A THOUGHT TO REFRAME STRESS
Posted on 28th June 2022 at 16:25
When confronting a stressful situation, my natural inclination was to fall into old patterns of anxiety when triggered. This is how it was, despite all the work I’ve done on myself, until I read something in a book which changed my perspective completely.
Stress and anxiety are nothing new to me. I definitely wasn’t born with them - they just sidled into my consciousness over the years. Life experiences and expectations layered themselves one upon the next like a shabby paint job of worry; peeling back to reveal the patchy poorly protected surface beneath.
Having children doesn’t help with soothing anxiety (sorry, children, you know how much I love you, but now I have to worry about you too!). Nor do hormones - periods, peri-menopause and menopause more precisely (and I’m not apologising for anything on that front).
Certain character traits (either born with or otherwise) can exacerbate stress. Perfectionism is, of course, an open freeway to ruin when it comes to anxiety. Unfortunately, this trait is baked into many of us even if we weren’t born with it. Years of education; exams that we are told our life depends on; qualifications that hold the key to our future selves - all these are the prelude to a career path built upon the somewhat shaky foundations of getting it right.
During my three decade career as a graphic designer and creative director, perfectionism was a prerequisite to the job. Becoming a personal development coach in recent years has helped me work on and break down this particular trait up to a point, but it’s hard to undo thirty years of conditioning just like that. Fastidiousness (and the inevitable disappointment that comes when you expect everything to be perfect) seems to have become an integral part of my DNA. It manifests the moment I drop my awareness.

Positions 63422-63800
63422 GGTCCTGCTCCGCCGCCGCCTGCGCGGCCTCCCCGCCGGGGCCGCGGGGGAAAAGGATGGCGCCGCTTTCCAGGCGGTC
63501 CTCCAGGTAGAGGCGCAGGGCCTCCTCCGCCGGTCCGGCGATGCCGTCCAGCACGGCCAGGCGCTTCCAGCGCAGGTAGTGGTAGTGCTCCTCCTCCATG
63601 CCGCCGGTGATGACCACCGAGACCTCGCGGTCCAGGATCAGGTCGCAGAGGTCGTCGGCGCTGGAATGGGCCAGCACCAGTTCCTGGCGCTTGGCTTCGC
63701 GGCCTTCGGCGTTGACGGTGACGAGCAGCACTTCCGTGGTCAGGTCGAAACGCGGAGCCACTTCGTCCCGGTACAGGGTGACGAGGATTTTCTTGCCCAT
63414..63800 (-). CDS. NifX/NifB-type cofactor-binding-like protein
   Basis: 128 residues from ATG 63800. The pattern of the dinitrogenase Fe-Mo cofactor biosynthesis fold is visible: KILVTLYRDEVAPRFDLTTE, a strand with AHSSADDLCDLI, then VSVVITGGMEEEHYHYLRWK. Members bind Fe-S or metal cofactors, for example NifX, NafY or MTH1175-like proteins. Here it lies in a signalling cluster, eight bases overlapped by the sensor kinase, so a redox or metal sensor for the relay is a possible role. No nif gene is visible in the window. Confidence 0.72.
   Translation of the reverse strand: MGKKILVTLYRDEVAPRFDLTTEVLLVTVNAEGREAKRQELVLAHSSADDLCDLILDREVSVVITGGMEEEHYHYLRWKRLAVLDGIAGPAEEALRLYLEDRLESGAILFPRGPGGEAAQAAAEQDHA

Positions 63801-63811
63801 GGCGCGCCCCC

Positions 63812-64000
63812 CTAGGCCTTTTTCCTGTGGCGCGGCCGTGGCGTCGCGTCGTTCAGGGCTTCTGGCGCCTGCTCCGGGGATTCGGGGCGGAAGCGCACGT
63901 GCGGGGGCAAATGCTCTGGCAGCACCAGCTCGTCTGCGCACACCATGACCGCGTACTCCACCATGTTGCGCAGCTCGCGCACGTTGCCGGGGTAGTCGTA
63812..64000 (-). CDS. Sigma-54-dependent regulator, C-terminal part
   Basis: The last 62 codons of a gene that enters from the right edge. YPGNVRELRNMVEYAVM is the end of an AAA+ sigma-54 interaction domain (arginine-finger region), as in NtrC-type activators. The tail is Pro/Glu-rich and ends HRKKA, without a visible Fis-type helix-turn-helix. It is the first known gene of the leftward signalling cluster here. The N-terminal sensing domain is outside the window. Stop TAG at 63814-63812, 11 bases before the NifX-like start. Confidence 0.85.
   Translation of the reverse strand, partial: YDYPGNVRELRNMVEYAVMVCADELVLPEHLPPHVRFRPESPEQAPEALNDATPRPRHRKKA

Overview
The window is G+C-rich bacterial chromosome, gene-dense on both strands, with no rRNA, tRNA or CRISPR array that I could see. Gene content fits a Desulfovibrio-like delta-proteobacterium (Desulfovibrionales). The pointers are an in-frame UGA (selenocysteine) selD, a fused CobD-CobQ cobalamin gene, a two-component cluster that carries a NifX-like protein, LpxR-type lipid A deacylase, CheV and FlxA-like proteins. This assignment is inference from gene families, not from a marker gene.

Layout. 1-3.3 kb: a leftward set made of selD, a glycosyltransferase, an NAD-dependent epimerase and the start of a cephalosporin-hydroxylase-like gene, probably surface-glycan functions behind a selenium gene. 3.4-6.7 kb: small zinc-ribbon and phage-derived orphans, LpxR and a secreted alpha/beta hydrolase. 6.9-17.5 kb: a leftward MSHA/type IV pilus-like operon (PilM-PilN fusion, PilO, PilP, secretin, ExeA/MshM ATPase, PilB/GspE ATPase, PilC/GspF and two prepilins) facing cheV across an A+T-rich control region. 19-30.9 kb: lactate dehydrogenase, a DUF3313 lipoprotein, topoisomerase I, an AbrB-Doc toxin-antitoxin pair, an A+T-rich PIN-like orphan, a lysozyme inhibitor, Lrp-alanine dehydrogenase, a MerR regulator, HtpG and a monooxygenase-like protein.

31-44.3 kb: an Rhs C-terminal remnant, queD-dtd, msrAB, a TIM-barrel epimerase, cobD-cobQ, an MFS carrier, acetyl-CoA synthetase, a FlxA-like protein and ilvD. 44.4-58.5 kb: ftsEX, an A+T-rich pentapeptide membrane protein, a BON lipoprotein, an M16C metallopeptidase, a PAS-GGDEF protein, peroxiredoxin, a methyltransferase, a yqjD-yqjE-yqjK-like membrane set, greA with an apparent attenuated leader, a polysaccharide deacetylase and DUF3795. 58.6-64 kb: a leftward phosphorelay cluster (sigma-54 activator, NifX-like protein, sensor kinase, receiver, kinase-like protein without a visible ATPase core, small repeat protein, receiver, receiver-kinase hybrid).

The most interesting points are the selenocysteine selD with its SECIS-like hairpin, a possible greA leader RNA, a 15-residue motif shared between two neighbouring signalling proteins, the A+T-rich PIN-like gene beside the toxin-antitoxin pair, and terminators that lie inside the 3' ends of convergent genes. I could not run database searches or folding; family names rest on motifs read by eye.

“So”, I hear you ask, “what happened? Why are you writing this article?”
I read Four Thousand Weeks: Time Management for Mortals by Oliver Burkeman and a point he made within it clicked for me when it comes to managing anxiety.
The book explores the idea that a lifetime of eighty years equates to around four thousand weeks. There’s much food for thought within its pages and the overarching premise is that, in the scheme of things, life is over in the blink of an eye so stop putting things off or living life through some lens to the future. Get on with it. Start living in the now rather than always imagining something better will happen once you’ve got all your ducks in a row - because chances are that day will never come!
“But what does this have to do with stress and anxiety? I feel like what you say is adding to the pressure to live my best life now. Is THIS really the best it’s going to get?” you may be wondering.
In the book, Burkeman asks us to accept that, across the timespan of human civilisation, even long ago when life expectancy was much shorter, there would most likely have been a few people in each generation who lived to be one hundred years old.
He asks us to “visualise a chain of centenarian lifespans, stretching all the way back through history, with no spaces in between them: specific people who really lived, and each of whom we could name, if only the historical record were good enough.”
By that same measure, it means that the age of the Egyptian pharaohs happened a mere thirty-five lifetimes ago! Jesus was born twenty lifetimes back. Shakespeare was born less than five centenarian lifetimes ago! When viewed that way, the space humankind occupies in the realms of time seems pretty … miniscule.
The idea of being a small dot on a seemingly infinite cosmic timeline certainly does put one’s worries into perspective. Zoom out and suddenly our day-to-day concerns disappear into utter insignificance. For that matter, so does everything: the rise and fall of civilisations, wars, pandemics! I realise when you’re experiencing any of these awful things, it doesn’t feel that way - that’s the point.